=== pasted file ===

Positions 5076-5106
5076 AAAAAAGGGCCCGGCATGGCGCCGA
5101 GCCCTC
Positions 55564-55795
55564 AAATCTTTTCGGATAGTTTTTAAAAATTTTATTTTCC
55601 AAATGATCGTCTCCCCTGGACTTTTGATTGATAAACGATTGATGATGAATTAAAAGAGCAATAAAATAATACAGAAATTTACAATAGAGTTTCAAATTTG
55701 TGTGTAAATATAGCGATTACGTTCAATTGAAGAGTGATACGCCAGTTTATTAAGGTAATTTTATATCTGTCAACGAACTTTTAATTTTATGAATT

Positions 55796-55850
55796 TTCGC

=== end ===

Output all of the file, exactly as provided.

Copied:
Positions 5076-5106
5076 AAAAAAGGGCCCGGCATGGCGCCGA
5101 GCCCTC
Positions 55564-55795
55564 AAATCTTTTCGGATAGTTTTTAAAAATTTTATTTTCC
55601 AAATGATCGTCTCCCCTGGACTTTTGATTGATAAACGATTGATGATGAATTAAAAGAGCAATAAAATAATACAGAAATTTACAATAGAGTTTCAAATTTG
55701 TGTGTAAATATAGCGATTACGTTCAATTGAAGAGTGATACGCCAGTTTATTAAGGTAATTTTATATCTGTCAACGAACTTTTAATTTTATGAATT

Positions 55796-55850
55796 TTCGC